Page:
Environmental Commission debates 30 years of history to approve project
At the Environmental Commission, the third time was not the charm to recommend a change to the land plan of the Senna Hills Municipal Utility District. The proposed change would repurpose 11.73 acres of irrigation land with two developable acres allocated for a school into 11.73 developable acres of office space.
“It’s a deadlock,” Commissioner Wendy Gordon said after the third vote was taken. The commission voted twice to recommend the change and once to recommend denial of the change.
The two camps – for and against – were starkly divided on their reasoning and were unable to cross the aisle and find a compromise. On the approval side, commissioners Gordon, Andrew Creel, Curtis Smith and Brian Smith expressed their view that the entire 323-acre property was developed at a significantly lower density than originally planned, and so by not recommending this change to the land plan it was a breach of “good faith.” That sentiment was coupled with the fact that Gordon felt that the commission would approve the project if it came to them fresh and without 30 years of history attached, which swayed the vote for the four commissioners toward approval of the proposed project.
“The fact that the city doesn’t feel harmed by any of the developer’s actions to date is nothing short of a miracle,” said Creel.
On the other side of the aisle, an environmental argument was being made.
“We’re asked to make the environmentally best decision for this tract, and I don’t think anybody could possibly say that if we agree to more development that it is more environmentally sensitive,” said Commissioner Pam Thompson. She further argued that the deal the developer had made with the neighborhood to ensure its support by deeding the homeowners association 75 acres of irrigated open space leaves no room for guarantees for the city. She pointed out that at a later date the HOA could develop the land and the city would have no jurisdiction there.
Both arguments were based on differing interpretations of the contractual agreement on what to do with the irrigation land.
The language of the contract that staff and the commissioners were mired in read as follows: “… irrigation land may be utilized for recreational purposes and facilities which do not conflict with the use of said land for irrigation purposes. This restriction shall continue to be in effect following the time that irrigation may cease on said areas.”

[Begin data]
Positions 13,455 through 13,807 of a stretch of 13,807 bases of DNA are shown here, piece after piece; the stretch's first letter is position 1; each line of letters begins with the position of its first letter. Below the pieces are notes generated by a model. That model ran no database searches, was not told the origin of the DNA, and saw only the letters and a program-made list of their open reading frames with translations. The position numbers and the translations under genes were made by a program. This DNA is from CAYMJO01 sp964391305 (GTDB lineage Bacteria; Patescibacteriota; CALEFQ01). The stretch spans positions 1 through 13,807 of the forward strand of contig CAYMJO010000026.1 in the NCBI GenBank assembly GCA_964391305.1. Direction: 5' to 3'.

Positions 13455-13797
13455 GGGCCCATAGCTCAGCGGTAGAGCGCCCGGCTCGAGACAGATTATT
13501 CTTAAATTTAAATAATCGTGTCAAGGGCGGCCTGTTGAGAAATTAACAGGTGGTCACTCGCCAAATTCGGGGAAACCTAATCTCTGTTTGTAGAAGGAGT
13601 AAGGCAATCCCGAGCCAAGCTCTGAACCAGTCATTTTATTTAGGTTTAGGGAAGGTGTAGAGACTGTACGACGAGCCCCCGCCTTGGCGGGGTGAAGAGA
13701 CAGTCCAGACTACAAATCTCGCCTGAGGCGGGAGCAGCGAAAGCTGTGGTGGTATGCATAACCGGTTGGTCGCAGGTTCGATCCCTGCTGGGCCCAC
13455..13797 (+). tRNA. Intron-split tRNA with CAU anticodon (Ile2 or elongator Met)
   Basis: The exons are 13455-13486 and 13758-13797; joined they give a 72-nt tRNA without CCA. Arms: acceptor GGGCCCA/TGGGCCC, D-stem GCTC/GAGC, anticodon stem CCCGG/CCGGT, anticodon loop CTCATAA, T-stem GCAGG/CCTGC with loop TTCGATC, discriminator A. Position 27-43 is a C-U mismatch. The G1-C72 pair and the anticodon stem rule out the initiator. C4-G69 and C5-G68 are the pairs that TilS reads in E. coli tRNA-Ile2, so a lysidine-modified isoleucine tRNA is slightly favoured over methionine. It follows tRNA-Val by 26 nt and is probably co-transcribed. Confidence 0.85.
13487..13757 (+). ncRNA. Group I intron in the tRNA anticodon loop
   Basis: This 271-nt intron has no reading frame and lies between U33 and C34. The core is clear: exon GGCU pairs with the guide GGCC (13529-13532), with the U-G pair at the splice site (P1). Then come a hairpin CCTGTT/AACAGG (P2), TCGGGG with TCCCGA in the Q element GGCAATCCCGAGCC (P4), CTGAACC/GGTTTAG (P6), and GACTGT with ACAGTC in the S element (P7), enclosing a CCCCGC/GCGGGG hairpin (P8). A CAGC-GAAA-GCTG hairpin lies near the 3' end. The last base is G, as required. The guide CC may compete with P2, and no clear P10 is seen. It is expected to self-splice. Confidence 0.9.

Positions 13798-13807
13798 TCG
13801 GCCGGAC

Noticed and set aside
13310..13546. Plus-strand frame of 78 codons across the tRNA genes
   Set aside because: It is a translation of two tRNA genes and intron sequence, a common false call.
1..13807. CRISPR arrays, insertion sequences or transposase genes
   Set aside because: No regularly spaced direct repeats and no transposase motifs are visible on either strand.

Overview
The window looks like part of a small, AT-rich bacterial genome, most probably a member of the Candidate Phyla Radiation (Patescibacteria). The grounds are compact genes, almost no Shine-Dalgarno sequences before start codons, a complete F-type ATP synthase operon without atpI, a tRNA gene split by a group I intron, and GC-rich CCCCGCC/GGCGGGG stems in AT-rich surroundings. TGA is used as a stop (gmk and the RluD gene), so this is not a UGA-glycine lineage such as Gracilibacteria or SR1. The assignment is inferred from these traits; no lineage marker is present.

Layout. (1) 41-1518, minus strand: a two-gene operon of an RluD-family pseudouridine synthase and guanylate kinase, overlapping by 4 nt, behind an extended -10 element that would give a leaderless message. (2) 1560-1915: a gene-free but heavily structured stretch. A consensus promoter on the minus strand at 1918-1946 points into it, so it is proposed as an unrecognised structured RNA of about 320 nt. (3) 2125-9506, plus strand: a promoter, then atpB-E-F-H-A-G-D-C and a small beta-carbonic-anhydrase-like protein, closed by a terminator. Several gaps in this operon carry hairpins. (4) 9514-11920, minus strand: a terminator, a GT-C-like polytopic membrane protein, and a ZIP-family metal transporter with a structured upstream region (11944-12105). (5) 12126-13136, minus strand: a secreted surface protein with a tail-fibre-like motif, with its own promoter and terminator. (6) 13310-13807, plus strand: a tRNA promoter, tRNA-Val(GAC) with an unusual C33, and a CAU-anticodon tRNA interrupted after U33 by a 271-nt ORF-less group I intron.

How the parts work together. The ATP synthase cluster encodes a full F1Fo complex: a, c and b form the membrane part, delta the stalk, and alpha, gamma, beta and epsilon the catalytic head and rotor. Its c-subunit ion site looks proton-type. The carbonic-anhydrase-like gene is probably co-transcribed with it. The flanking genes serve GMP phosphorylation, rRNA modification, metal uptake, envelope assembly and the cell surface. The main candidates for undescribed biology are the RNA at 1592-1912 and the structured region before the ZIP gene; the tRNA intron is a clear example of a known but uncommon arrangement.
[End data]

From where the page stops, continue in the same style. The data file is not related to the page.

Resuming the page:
Still, although the applicant and owner Rick Miller, and Steve Drenner of the Drenner Group, who was representing the applicant, acknowledged that the language was correct, they noted there was also 30 years of history and discussion surrounding the agreement and that it was never intended to be a static document.
Chris Herrington, the city’s environmental officer, confirmed that the contract had been amended in the past.
“The idea that we can’t ask for a land use change … is just wrong,” Drenner told the commission. “You would be imposing in this (extraterritorial jurisdiction) area a restriction that is absolutely not found in the city’s powers.”
City staff commented that they took no issue with changing the developable two-acre site usage from a school to office space. However, due to the contractual language, they were unable to support the request to make all 11.73 acres developable. “In the original plan, the restrictive covenant of the MUD … these lands would remain undeveloped in perpetuity. For forever,” said Atha Phillips, the environmental program coordinator at the Watershed Protection Department.
Drenner presented the commission with a proposed development that would develop slightly more than the two acres (3.28 acres total) and bring the impervious cover up to 28 percent. Current code allows for 20 percent impervious cover in the area of the Barton Springs Zone.
While the commission acknowledged that it was refreshing to have community support for the project and that they appreciated that up until this point the development was approached in a sustainable and lower-density manner, they could not move past the question of the contract language. Thompson called it a question for the courts and Chair Linda Guerrero said her decision came down to the “black and white” because “I don’t want to bank my decision on what happened 30 years ago, 20 years ago, or what happened in the bathroom six months ago.”
With their opinions firmly set, the commission was unable to pass a recommendation one way or another for the project. The question of whether to allow a change in the land plan for the Senna Hills Municipal Utility District will come before the Planning Commission next week. It is scheduled for a vote by Council on Feb. 7.
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City of Austin Environmental Commission: An advisory board to members of the Austin City Council. Its purview includes "all projects and programs which affect the quality of life for the citizens of Austin." In many cases, this includes development projects.